This is the kind of itinerant musician who was – for a short time anyway – right at home in rock ‘n’ roll.

Though reliant more on raw talent than acquired proficiency, a cross-section of club musicians and those who only dreamed of working steady enough in clubs to be called that, as they spent more of their time working house rent parties and other amateur gigs, they were eager to make records in whatever raucous style you needed.

They wouldn’t necessarily last long on the scene, but while they were there they did give it some color and came away with a few records to call their own and some stories to tell as they got older.

Some even, as with Clarence Green, managed to get an actual career out of it even though most in America were unaware of it.


Two Of A Kind
Since there were multiple Clarence Greens in music at the same time from almost the same place, we should tell you this Clarence Green was a pianist who’d grown up in Galveston, Texas where he had learned the instrument from his mother.

He was NOT the guitarist who was from nearby Houston who went on to a long but not always fruitful career of his own, mostly on the local club scene ironically, but with some session work and a few singles scattered along the way.

But THIS Clarence Johnson, later known as “Candy” Green from a nickname he picked up in the Army because the girls found him so sweet, had an early flurry of recording activity before frustration with the industry set in and he wound up in much the same boat as the other guy with the same name, except this Green sustained a career in music by heading to other countries, first Mexico for a stretch in the late 1950’s before heading to Europe where he continued to play regularly for three decades.

It’s doubtful that no matter how well received he was over there, that many had a copy of his debut single on Eddie’s Records, which may have sold as many as sixty or seventy copies in its day.

The flip side of this was called Galveston Blues, in honor of his hometown, but already Green was a man on the move having served in the Merchant Navy for three years in his late teens.

Now, still 19 years old, he signed with the latest start-up label in Houston and with a band that featured future member of Roy Brown’s Mighty Might Men, the great Johnny Fontenette on tenor sax, he cut Green’s Bounce a ramshackle instrumental that is crude in some ways, but surprisingly tight for a teenager entering a studio for the first time.

If nothing else it’s got heart enough to spare.

Two Leads, One Record
The first half of the record features Green showing off his chops on the keyboards. Unlike fellow teenage pianist Little Willie Littlefield, who was the first signing of Eddie Henry, there’s no attempt here to outrace the devil.

That may make Green’s Bounce a good deal less exciting than Little Willie’s Boogie, but it’s a fuller performance thanks to the band he’s working with and the construction of the song.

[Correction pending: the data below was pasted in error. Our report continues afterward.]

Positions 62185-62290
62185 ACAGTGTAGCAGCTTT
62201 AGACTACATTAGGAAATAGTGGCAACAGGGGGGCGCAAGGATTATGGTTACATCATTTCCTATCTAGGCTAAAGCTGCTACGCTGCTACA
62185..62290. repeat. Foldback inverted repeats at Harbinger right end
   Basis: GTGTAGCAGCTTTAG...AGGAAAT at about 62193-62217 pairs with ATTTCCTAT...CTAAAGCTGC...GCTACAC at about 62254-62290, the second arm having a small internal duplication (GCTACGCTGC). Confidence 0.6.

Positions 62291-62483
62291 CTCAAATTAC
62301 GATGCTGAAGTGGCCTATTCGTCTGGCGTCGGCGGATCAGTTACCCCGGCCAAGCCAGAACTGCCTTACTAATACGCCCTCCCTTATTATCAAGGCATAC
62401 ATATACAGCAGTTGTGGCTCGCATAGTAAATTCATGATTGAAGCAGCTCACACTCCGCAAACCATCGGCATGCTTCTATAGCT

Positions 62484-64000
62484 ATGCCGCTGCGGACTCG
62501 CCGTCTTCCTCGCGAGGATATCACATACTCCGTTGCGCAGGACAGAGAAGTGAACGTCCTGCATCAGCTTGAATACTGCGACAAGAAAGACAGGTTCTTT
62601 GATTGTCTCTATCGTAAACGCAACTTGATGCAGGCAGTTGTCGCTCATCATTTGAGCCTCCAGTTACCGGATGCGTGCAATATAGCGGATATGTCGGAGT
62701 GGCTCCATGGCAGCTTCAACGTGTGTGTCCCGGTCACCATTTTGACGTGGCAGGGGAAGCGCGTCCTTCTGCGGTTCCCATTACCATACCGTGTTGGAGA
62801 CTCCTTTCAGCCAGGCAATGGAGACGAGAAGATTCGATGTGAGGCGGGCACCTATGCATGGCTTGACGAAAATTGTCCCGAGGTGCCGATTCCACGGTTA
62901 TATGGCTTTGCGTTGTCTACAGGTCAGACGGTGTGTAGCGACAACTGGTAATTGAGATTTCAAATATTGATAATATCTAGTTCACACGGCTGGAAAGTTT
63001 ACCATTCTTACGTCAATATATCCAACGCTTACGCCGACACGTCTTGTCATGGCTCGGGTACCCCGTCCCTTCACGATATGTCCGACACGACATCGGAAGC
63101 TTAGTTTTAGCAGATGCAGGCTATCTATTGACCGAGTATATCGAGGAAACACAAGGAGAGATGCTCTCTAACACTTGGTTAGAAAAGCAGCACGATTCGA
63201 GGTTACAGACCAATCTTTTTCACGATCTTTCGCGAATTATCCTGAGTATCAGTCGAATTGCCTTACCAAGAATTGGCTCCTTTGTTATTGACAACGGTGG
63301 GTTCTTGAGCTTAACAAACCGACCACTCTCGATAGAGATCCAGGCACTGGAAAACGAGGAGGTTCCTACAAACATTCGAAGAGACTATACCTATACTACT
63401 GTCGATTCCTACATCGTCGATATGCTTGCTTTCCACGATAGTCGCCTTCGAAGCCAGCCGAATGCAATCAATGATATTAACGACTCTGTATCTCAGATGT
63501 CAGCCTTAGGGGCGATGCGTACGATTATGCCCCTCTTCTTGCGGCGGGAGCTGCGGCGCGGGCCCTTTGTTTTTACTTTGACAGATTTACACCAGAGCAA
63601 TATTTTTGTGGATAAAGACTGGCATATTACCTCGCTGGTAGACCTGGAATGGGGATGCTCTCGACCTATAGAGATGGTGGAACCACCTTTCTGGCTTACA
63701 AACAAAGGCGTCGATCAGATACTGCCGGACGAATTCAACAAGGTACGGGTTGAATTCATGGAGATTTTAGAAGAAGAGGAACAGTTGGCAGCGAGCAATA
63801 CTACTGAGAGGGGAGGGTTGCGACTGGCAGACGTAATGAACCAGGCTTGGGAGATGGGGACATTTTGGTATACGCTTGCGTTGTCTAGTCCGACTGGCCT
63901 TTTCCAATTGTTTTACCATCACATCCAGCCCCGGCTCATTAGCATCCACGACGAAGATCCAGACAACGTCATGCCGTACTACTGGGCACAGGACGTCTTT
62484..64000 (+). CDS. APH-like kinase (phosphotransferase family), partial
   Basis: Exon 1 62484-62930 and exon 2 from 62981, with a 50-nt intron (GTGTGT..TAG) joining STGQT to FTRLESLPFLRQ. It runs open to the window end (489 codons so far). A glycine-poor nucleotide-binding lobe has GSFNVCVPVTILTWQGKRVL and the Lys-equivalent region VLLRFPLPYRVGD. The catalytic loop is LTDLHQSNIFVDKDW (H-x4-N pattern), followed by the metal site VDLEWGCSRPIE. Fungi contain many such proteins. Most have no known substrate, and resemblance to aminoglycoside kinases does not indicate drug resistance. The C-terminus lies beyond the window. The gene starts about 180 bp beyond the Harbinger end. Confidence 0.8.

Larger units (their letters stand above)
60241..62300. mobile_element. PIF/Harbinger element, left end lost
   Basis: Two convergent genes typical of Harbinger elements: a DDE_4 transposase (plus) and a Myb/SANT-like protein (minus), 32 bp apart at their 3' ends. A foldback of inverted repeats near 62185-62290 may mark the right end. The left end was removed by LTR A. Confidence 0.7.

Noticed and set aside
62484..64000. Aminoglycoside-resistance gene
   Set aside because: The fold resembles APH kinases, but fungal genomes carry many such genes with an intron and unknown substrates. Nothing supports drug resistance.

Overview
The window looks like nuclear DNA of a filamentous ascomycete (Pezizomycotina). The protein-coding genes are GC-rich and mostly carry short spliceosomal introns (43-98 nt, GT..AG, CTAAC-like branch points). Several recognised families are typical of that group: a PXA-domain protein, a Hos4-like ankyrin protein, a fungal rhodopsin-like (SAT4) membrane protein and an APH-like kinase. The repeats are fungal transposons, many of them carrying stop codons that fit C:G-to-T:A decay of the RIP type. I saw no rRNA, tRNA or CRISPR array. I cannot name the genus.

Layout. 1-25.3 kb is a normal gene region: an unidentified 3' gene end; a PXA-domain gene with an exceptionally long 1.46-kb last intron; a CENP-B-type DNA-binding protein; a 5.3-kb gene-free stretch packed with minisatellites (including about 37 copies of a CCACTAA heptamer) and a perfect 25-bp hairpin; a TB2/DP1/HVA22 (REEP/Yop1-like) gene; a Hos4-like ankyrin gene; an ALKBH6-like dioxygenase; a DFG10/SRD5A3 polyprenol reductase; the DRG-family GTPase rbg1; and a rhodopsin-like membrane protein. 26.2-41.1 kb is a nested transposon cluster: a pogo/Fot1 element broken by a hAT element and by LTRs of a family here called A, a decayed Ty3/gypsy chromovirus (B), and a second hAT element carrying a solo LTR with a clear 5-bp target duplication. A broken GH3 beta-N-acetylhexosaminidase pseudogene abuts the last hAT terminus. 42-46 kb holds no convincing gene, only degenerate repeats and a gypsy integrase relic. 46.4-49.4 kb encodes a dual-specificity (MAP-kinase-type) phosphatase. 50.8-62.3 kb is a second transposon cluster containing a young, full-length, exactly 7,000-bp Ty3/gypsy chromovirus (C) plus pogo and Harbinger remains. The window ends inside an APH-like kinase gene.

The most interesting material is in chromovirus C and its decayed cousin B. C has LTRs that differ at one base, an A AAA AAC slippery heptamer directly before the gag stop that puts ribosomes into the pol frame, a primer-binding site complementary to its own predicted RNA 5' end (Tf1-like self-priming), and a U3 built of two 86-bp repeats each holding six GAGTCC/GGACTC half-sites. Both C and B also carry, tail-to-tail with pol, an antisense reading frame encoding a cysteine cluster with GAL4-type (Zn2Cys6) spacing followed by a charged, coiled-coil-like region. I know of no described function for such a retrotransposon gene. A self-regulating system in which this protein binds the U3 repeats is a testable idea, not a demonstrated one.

Green’s skills as a pianist are evident here even if he’s playing rather modestly. At times he shows really good instincts, his pregnant pauses are well thought out and he shifts from hammering away on the keys to playing lighter and more melodic passages without stumbling over the transitions.

At other times though he gets a little clumsy and hits two keys at once – probably nerves or just no chance for a second take – but it doesn’t take away from the performance much and by the time he hands off to Fontenette you’re reasonably impressed with what you’ve heard, even if it still sounds more like somebody auditioning for a spot in a band and trying to show what he’s capable of rather than a kid who’s essentially passed a different kind of audition which resulted in making his first record.

The sax that we’ll soon be thrilled to hear honking away behind Brown – another kid who got his start as a professional musician in Galveston a few years earlier – is not quite fully in command of his faculties yet. Mostly he’s using a more ghostly tone, indicating he’s not sure how forcefully he should be blowing. It almost sounds like an alto at times, but as he goes on he gets more vigorous in what he plays and it’s clear he’s got a good musical foundation under him as his solo never wanders, never loses its way and never strains too hard to impress.

By the time Green comes back down the stretch to handle the lead role until this fades out you’ve been reasonably won over by them. Even bassist Horace Richmond gets a brief soloing spot and – since we may never get another chance to print his name – drummer Rigs Bolden mans the drums with a steady hand.

Nothing spectacular here, but nor is it deserving of being skipped over altogether. They know what they’re doing at any rate and you’ll at least get your nickels worth at the jukebox.

Long Odds
Listening to this modest but efficient record made by a kid with a novice band on an inexperienced record label you wouldn’t have predicted stardom for Clarence Green but I’m not so sure knowing those factors going into this you’d be surprised that he was able to spend the rest of his life as a working musician.

Considering the number of young artists emerging at the time who would’ve loved to have had the same shot at a career that he had, Green’s Bounce is a pretty decent calling card for what would follow.

Granted it wasn’t a career filled with flashbulbs popping, insatiable groupies and autograph hounds tracking your every move, but it was sure better than working in the oil fields around south Texas for the rest of your days.


(Visit the Artist page of Clarence Green for the complete archive of his records reviewed to date)